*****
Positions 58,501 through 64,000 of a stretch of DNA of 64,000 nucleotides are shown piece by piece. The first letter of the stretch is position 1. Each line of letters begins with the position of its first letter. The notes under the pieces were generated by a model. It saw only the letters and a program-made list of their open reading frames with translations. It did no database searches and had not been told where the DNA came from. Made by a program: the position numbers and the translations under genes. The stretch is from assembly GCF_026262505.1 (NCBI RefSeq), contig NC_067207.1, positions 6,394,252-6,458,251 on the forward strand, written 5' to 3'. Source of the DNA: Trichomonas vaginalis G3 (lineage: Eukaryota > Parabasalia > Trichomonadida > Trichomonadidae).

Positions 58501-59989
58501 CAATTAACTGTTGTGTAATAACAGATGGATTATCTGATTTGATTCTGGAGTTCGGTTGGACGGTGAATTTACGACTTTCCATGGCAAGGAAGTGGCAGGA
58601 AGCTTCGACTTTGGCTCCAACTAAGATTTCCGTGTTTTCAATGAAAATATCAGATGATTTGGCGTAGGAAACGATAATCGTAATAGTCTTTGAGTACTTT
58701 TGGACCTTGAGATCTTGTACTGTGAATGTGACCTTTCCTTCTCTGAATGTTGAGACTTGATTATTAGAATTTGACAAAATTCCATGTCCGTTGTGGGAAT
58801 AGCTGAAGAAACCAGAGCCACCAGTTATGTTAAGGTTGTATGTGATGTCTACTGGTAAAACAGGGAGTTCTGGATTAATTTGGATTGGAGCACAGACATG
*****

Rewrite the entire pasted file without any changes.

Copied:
Positions 58,501 through 64,000 of a stretch of DNA of 64,000 nucleotides are shown piece by piece. The first letter of the stretch is position 1. Each line of letters begins with the position of its first letter. The notes under the pieces were generated by a model. It saw only the letters and a program-made list of their open reading frames with translations. It did no database searches and had not been told where the DNA came from. Made by a program: the position numbers and the translations under genes. The stretch is from assembly GCF_026262505.1 (NCBI RefSeq), contig NC_067207.1, positions 6,394,252-6,458,251 on the forward strand, written 5' to 3'. Source of the DNA: Trichomonas vaginalis G3 (lineage: Eukaryota > Parabasalia > Trichomonadida > Trichomonadidae).

Positions 58501-59989
58501 CAATTAACTGTTGTGTAATAACAGATGGATTATCTGATTTGATTCTGGAGTTCGGTTGGACGGTGAATTTACGACTTTCCATGGCAAGGAAGTGGCAGGA
58601 AGCTTCGACTTTGGCTCCAACTAAGATTTCCGTGTTTTCAATGAAAATATCAGATGATTTGGCGTAGGAAACGATAATCGTAATAGTCTTTGAGTACTTT
58701 TGGACCTTGAGATCTTGTACTGTGAATGTGACCTTTCCTTCTCTGAATGTTGAGACTTGATTATTAGAATTTGACAAAATTCCATGTCCGTTGTGGGAAT
58801 AGCTGAAGAAACCAGAGCCACCAGTTATGTTAAGGTTGTATGTGATGTCTACTGGTAAAACAGGGAGTTCTGGATTAATTTGGATTGGAGCACAGACATG